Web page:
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RE: (no subject)

• To: "'seaint(--nospam--at)seaint.org'" <seaint(--nospam--at)seaint.org>
• Subject: RE: (no subject)
• From: "Scott, William N." <William.Scott(--nospam--at)veco.com>
• Date: Mon, 12 Apr 2004 15:46:07 -0800

```Timothy,

The problem of falling snow onto a lower roof is complicated. I have seen
the results of snow sliding from an upper roof onto a lower 2X deck roof in
Fairbanks, Alaska. The impact fractured the timber decking and cracked the
glulam joist. The design should consider snow density, depth of snow,
quantify of snow, and height of fall. This is a physics problem with several
assumed parameters. You can estimate the impact by following Roark's Section
15.3 (5th Ed). The impact factors will be high, but may be reduced by
considering energy absorption by snow compaction and ice crushing.

The safest solution is to prevent the snow from sliding by installing ice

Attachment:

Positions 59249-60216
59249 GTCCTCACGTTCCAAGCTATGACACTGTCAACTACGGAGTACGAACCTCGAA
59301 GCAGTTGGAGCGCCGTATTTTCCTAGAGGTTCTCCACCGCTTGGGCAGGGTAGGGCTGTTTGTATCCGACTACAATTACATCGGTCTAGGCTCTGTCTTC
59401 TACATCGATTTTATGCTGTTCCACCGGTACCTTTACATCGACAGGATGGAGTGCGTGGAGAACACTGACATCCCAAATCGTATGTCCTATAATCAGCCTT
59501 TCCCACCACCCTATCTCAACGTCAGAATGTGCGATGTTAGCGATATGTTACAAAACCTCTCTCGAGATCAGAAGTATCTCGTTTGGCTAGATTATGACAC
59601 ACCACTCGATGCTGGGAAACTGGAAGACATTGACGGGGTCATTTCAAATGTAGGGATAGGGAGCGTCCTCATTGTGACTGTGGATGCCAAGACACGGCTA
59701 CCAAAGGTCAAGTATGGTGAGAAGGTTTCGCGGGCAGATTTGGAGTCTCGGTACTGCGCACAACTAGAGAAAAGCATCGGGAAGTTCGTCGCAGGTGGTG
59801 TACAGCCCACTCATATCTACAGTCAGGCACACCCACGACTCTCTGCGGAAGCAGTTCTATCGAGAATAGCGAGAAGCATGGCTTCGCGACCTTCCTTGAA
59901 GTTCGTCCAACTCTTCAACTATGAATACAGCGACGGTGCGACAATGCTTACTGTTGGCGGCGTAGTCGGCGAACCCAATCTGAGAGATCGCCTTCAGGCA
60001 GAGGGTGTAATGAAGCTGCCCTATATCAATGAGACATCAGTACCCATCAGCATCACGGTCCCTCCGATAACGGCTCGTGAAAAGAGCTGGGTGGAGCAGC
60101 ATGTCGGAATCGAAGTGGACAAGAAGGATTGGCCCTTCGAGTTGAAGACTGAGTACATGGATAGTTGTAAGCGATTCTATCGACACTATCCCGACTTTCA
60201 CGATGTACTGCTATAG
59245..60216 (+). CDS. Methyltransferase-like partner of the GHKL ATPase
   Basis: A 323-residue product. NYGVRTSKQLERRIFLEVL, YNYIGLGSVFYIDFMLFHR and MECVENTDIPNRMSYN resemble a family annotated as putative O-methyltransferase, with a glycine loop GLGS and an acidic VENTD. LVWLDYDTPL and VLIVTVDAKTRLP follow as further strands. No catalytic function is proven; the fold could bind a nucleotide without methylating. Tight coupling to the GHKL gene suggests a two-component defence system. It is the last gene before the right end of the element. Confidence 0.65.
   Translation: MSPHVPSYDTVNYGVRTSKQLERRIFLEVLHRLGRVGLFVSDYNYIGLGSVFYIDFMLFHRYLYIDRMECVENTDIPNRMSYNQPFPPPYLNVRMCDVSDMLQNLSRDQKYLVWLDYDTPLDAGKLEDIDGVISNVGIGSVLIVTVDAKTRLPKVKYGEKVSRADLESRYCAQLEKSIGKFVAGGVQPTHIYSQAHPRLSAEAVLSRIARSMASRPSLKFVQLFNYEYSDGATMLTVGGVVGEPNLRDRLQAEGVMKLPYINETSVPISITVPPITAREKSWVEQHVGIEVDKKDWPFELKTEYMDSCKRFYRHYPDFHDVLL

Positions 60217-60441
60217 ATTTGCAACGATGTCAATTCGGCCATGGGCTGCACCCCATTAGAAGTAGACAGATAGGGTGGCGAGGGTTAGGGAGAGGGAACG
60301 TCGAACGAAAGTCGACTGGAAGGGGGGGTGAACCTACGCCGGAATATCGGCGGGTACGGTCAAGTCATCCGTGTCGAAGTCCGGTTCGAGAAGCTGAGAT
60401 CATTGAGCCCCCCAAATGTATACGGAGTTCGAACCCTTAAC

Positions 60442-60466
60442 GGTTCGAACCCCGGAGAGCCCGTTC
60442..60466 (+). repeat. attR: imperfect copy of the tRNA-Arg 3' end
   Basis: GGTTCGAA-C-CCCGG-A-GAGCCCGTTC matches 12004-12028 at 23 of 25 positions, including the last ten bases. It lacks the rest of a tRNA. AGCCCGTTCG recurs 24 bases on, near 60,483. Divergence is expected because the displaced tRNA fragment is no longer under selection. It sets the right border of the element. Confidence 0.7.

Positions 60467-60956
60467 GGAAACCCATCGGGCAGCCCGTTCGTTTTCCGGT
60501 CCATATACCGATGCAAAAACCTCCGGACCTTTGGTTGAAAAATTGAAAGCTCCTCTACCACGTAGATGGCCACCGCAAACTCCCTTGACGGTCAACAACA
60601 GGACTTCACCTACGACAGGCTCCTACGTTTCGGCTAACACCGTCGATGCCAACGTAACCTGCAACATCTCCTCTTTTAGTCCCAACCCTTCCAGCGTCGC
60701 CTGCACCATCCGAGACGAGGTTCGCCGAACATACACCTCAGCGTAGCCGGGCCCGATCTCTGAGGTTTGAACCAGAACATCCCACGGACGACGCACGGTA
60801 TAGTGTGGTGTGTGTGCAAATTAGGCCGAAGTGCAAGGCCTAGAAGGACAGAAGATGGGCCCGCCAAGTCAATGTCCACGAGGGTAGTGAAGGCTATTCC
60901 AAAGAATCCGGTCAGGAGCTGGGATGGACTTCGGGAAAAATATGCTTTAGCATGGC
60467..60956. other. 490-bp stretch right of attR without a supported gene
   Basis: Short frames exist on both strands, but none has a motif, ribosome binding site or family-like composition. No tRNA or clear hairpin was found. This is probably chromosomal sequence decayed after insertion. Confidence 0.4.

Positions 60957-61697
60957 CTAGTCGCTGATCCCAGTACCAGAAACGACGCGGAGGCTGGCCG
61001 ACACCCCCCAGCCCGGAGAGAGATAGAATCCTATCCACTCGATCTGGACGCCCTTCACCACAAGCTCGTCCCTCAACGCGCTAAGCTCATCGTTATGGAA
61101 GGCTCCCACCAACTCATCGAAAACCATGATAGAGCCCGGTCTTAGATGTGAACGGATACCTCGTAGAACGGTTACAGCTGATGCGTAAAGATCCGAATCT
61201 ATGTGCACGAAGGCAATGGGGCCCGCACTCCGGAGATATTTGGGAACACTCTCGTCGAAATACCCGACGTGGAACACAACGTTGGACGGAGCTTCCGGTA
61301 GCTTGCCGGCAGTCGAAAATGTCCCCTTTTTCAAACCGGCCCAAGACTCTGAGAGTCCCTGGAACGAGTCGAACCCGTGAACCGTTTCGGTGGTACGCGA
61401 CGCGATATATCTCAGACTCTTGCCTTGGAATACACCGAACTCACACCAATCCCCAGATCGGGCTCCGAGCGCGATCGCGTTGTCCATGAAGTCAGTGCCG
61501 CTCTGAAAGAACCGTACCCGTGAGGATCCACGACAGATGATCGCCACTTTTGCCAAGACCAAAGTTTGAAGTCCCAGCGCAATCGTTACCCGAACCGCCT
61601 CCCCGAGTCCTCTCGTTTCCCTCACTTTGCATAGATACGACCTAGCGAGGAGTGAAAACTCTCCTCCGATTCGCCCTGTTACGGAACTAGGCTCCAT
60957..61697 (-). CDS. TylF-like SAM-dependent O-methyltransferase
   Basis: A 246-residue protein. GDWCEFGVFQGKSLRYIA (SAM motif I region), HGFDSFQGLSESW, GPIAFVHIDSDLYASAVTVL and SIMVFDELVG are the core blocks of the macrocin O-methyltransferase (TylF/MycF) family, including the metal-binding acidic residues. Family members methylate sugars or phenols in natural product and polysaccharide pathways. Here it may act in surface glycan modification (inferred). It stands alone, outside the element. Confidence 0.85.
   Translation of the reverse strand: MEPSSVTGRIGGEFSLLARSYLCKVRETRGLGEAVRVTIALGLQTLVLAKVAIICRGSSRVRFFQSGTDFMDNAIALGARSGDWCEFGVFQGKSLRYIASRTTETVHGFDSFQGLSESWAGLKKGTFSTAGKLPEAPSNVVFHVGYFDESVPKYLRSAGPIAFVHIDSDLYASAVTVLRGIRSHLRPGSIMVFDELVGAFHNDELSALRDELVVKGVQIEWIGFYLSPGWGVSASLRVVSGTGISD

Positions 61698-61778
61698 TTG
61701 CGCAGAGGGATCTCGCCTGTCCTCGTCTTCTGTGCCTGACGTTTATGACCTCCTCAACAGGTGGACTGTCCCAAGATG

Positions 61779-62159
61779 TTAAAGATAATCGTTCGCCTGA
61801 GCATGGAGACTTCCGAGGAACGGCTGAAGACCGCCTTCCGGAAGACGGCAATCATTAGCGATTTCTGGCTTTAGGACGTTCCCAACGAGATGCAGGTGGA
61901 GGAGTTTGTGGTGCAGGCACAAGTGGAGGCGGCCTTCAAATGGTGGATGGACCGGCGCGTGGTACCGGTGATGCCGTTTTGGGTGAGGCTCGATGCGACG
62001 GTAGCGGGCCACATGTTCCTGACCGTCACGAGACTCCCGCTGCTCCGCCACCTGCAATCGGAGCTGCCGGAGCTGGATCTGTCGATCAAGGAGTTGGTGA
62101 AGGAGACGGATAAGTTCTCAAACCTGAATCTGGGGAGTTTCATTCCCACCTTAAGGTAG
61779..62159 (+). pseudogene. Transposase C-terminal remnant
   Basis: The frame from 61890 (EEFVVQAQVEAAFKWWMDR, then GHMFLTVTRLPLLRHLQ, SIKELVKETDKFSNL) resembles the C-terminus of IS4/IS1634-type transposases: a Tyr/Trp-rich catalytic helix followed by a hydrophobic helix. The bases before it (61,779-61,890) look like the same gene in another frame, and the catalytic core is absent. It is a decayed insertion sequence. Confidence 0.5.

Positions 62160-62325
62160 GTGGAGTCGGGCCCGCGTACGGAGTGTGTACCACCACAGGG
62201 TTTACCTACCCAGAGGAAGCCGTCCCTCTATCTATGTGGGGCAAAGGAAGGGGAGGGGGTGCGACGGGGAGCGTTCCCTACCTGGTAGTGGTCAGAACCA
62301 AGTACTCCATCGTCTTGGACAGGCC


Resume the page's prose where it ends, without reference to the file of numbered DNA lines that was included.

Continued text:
clips.

regards,

Bill

-----Original Message-----
From: Timothy Allison [mailto:t_allison(--nospam--at)illinoisalumni.org]
Sent: Friday, April 09, 2004 5:28 AM
To: seaint(--nospam--at)seaint.org
Subject: (no subject)

Sorry if this is duplicate - I haven't seen it post to the listserv...

In Section 7.9 of ASCE 7, the designer is directed to consider all of the
snow from a sloped roof above to have fallen onto the lower roof. I have two
questions regarding this:

1) Is the superimposed load from sliding snow to be applied uniformly over
the lower roof? If it is tapered, where are the equations explaining how far
to project the sliding snow load?
2) Is there some point that the sliding load can be neglected, based on
relative elevations? If the eave of the upper roof is at a height of 12',
and the lower roof at this location is only a few inches below, it seems
ludicrous to think that the entire upper roof could/would actually slide
down.

Thanks

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